- Explain why nurses have the opportunity to be change agents.
- Identify how different theorists explain change.
- Discuss how the nursing process is similar to the change process.
- Discuss the medicine wheel as a change model.
- Describe the nurse leader’s role in implementing change and the call to action.
- Differentiate among change strategies.
- Recognize how to handle resistance to change.
Leaders take us to places we’ve never been before. But there are no freeways to the future, no paved highways to unknown, unexplored destinations. There’s only wilderness. To step into the unknown, begin with the exploration of the inner territory. We continue to discover that the most critical knowledge for all of us—and for leaders especially—turns out to be self-knowledge. (Kouzes & Posner, 2007, p. 346)
Change is an essential component of nursing practice. Leading change is a challenge for nurse leaders amid the complexities and challenges of evolving health care environments in providing quality patient care. This chapter is designed to provide nurse leaders with guidance through various theories and frameworks to effectively support the change process in shaping healthy work environments. Additionally, you will learn about resistance to change and how to respond constructively to change. This chapter focuses on providing guidelines for nurse leaders on behaviours and practices for encouraging and facilitating change in the health care setting.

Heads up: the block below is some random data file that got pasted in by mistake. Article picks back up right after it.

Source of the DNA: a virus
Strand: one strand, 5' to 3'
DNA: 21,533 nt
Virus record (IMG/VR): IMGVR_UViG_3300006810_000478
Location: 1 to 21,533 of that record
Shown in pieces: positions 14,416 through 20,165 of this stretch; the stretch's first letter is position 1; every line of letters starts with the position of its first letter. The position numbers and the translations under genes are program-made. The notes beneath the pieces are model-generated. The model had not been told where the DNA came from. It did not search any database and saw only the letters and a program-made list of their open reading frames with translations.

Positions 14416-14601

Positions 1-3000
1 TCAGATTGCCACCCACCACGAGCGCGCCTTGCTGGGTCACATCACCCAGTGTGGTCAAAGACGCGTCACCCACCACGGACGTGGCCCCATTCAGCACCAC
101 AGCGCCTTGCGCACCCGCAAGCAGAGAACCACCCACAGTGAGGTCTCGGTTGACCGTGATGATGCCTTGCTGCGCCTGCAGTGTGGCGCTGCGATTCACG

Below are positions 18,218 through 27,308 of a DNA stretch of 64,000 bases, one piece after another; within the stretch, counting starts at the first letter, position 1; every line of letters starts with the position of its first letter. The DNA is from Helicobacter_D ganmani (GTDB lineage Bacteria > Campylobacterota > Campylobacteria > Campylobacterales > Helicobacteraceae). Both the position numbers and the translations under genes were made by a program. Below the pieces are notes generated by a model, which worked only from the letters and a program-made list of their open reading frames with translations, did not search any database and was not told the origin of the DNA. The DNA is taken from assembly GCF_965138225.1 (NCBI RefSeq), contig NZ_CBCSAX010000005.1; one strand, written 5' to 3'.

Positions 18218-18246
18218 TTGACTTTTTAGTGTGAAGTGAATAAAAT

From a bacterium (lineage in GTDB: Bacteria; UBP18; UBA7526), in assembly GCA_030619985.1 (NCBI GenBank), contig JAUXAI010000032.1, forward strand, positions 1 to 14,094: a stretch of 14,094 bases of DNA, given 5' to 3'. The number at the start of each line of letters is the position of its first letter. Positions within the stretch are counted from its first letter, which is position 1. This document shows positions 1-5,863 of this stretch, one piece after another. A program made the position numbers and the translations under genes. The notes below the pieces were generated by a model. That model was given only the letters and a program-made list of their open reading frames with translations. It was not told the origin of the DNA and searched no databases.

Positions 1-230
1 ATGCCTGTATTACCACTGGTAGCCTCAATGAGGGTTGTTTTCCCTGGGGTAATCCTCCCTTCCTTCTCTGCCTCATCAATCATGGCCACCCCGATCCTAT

The rapid pace of change in Canada’s health care system provides opportunities for nurse leaders to refine and advance their leadership and management skills for advancing change. Various forces that drive change in health care include rising costs of treatment, new technologies, advances in science, workforce shortages, and an aging population. Change initiatives must always be implemented for good reason within the context of advancing institutional goals and objectives. Balancing change is a key challenge within a patient- and family-centred model to provide safe and reliable patient care (Stefancyk, Hancock, & Meadows, 2013; Saskatchewan Ministry of Health, 2011).